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Arias v. DynCorp

United States District Court, District of Columbia

February 6, 2013

Venancio Aguasanta ARIAS, et al., Plaintiffs,
DYNCORP, et al., Defendants.

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Natacha H. Thys, Terry P. Collingsworth, Conrad & Scherer, LLP, Washington, DC, William R. Scherer, III, Gregory R. Barthelette, Jeff L. Frazier, William J. Wichmann, Conrad & Scherer LLP, Fort Lauderdale, FL, Eric J. Hager, Conrad & Scherer, LLP, Ecuador, for Plaintiffs.

Eric Gordon Lasker, Joe Gregory Hollingsworth, Katharine R. Latimer, Rosemary Stewart, Hollingsworth LLP, Washington, DC, for Defendants.


RICHARD W. ROBERTS, District Judge.

Plaintiffs, approximately 2,000 Ecuadorian citizens and domiciliaries, bring common law negligence and other tort claims

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against the DynCorp defendants, alleging personal injury and property damage caused by the defendants spraying herbicides over the plaintiffs' lands in Ecuador. The defendants have moved for summary judgment, arguing that the plaintiffs have proffered no expert testimony to show the dose and duration of the plaintiffs' exposure to any herbicides or to show that such exposure caused the injury and damage. The plaintiffs counter that expert testimony is unnecessary where, as here, hundreds of eyewitnesses have testified that their exposure to the herbicides caused them to suffer symptoms that are consistent with the herbicide's known effects, and where an expert has corroborated certain of those claims. Because the plaintiffs failed to raise a genuine issue of material fact as to any injury to the plaintiffs' crops, livestock, and fish, but met their burden regarding general and specific causation as to their personal injuries, summary judgment will be granted in part and denied in part.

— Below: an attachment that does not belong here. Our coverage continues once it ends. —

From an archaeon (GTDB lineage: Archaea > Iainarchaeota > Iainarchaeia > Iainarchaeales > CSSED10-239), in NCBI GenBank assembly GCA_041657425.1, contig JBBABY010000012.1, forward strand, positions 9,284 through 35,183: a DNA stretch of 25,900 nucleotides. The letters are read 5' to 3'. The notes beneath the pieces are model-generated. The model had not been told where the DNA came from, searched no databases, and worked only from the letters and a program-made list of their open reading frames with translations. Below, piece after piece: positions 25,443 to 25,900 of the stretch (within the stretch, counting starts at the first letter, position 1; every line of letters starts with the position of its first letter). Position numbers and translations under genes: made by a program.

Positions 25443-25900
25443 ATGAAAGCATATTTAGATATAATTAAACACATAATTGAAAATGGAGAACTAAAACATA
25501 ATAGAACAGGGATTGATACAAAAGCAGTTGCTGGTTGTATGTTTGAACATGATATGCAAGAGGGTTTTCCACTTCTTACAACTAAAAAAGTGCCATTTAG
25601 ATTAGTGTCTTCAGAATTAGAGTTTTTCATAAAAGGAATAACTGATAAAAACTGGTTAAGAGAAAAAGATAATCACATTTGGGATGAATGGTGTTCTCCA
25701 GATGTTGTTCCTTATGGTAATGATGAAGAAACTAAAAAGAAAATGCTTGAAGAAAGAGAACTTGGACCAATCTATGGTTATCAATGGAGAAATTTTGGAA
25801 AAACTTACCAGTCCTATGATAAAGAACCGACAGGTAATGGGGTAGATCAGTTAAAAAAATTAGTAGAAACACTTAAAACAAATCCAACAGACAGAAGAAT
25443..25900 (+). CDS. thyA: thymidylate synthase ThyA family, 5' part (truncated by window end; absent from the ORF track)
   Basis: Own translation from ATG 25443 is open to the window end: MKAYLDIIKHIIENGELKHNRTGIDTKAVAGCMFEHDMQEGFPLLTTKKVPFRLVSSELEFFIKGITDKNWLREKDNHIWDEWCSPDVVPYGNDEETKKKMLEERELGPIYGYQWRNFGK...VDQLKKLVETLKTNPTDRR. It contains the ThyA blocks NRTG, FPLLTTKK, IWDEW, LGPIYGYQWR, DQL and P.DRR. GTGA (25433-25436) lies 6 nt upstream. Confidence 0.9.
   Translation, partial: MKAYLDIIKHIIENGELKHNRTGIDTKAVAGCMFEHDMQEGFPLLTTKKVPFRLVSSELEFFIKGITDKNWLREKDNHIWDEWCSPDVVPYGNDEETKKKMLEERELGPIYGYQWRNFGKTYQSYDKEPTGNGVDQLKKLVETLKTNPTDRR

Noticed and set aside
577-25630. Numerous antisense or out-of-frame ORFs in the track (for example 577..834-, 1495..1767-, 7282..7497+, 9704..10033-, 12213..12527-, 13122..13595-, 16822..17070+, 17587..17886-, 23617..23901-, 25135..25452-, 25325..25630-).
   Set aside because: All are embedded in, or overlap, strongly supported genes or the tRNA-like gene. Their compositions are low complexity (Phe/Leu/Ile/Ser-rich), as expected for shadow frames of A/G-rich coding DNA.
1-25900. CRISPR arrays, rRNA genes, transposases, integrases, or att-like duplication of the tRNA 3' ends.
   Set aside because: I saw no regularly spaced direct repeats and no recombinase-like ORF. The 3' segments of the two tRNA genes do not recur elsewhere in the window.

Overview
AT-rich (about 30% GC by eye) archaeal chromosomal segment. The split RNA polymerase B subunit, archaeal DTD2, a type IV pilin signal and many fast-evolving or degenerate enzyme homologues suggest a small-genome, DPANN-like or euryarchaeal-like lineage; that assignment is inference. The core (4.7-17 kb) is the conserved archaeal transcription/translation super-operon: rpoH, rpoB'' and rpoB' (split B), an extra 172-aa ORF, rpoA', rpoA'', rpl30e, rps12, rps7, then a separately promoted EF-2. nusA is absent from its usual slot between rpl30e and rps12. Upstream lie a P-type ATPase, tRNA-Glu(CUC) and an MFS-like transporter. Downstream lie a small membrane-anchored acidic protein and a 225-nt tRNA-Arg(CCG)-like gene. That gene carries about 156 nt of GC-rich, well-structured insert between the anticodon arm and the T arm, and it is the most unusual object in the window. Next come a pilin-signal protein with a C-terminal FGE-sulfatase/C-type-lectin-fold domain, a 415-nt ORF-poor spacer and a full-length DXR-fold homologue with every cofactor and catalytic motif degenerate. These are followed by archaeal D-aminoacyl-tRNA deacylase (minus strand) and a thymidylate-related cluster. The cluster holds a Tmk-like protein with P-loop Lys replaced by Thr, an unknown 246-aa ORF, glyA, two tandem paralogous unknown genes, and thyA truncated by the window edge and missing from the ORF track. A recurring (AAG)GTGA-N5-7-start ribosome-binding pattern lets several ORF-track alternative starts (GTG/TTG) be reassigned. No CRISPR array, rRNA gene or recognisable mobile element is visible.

The Department of State (" DOS" ) hired the defendants to help eradicate Colombian cocaine and heroin poppy plantations. Arias v. DynCorp, 856 F.Supp.2d 46, 49 (D.D.C.2012). To carry out the mission, which was known as " Plan Colombia," the defendants' planes sprayed aerial fumigants over Colombian drug farms. However, the planes allegedly also unleashed a " fumigant that is harmful to humans, animals, and plants other than cocaine and opium poppies" onto the plaintiffs' lands in Ecuador. Id. (internal quotation marks omitted). These fumigations are alleged to have severely damaged the plaintiffs and their property and, as a result, forced those residing in the affected areas to flee. Id. The plaintiffs now bring common law tort claims and claims under the Alien Tort Claims Act against the defendants, all arising from injuries the fumigants allegedly caused.